Vince Cable: “l was always in the wrong place at the wrong time”

As Sir Vince Cable is confirmed as the new leader of the Liberal Democrats, we look back at the 74-year old former business secretary's Letter To My Younger Self archive interview, originally published in The Big Issue in 2009.

At 16 I was very socially awkward and gauche. Ours wasn’t a happy home – there was a lot of tension between my parents. My mother had a very bad breakdown when I was 11 and she’d only partially recovered. I just switched off when I heard things happening around me that I didn’t like. I retreated into a little ball in my room.

Something happened at 16 which changed my life; I was chosen out of the blue to play Macbeth in the school play. I was baffled – I think the teacher realised there was potential I wasn’t aware of. He was right – I really was able to communicate to an audience. That transformed my way of looking at the world and myself, it gave me great confidence.

Deep down I felt the absence of warmth or affection from my own parents

I would advise myself not to think too much like an actor when I began engaging in political debate. Acting had helped me overcome this massive psychological hurdle of speaking in public but for a long time I approached every political discussion with the idea that I had to have my argument pre-scripted in my head.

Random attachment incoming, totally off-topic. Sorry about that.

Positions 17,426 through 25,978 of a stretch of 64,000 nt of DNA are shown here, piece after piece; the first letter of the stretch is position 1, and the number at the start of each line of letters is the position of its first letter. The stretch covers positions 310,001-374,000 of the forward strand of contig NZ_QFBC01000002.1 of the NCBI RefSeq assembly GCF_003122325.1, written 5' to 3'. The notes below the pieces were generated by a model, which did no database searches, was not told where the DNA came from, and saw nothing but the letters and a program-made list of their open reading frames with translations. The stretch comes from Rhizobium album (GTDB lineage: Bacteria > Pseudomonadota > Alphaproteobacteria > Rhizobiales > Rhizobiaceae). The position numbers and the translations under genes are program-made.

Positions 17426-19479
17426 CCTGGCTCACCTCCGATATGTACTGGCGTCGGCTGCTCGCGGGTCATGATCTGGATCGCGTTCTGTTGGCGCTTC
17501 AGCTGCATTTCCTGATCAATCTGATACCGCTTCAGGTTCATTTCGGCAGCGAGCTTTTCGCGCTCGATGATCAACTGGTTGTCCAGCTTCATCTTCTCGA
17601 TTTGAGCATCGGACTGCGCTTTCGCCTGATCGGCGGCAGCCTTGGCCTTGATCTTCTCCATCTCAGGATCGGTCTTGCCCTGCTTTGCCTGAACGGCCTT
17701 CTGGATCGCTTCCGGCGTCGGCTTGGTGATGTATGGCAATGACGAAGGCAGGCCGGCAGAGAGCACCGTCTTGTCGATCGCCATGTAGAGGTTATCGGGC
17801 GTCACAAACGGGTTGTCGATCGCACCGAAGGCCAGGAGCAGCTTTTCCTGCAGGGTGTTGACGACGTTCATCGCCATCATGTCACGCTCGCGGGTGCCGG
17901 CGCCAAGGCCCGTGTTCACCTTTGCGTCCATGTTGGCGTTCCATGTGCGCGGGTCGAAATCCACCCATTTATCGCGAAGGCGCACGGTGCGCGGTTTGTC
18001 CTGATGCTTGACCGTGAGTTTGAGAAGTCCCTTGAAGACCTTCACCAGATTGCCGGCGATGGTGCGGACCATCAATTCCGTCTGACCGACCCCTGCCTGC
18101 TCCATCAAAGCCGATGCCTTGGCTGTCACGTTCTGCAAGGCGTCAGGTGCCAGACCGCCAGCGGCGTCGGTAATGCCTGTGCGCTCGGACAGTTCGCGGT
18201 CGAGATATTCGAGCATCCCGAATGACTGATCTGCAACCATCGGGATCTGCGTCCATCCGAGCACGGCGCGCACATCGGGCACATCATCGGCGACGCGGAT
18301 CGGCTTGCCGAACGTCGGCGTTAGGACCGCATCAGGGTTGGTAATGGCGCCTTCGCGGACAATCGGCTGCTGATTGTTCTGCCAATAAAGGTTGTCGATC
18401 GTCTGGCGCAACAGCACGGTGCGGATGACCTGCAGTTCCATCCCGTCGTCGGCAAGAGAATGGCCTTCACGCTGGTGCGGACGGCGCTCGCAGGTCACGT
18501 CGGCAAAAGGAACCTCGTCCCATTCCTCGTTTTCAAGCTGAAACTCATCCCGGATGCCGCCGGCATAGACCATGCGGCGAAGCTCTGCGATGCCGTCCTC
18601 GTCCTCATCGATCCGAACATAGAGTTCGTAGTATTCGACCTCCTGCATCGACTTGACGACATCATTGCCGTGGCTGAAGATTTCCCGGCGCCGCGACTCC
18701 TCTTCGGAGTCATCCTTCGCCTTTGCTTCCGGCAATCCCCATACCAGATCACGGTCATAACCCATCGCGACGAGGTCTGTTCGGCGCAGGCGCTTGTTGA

I was determined to have an emotionally warm relationship with my wife and children. I was compensating – deep down I felt the absence of warmth or affection from my own parents, though they were very supportive. I’ve had two very happy marriages with two lovely women.

Vince Cable meets the Queen and Duke of Edinburgh at Buckingham Palace for The Queen's Awards for Enterprise 2014.

I’d reassure my young self that early success isn’t always for the best. l was always in the wrong place at the wrong time but taking the long way round meant I had a very fulfilling life before I got into parliament. Norman Lamont was in the year head of me at Cambridge – he was a star, president of the union, and very quickly became a Tory minister. His career peaked in his 50s then he had a disaster with Black Monday and disappeared into obscurity. I’m still going strong.

I was too emotionally overwhelmed by what I now see were quite petty, local and temporary problems when I was a councillor in Glasgow. I got caught up in internal wrangling with local party activists and I didn’t handle it very well. In the end, I walked away at the age of 30 and it took many years before I was back in a useful role.

This interview was originally published in The Big Issue in July 2009. Read more Letter To My Younger Self.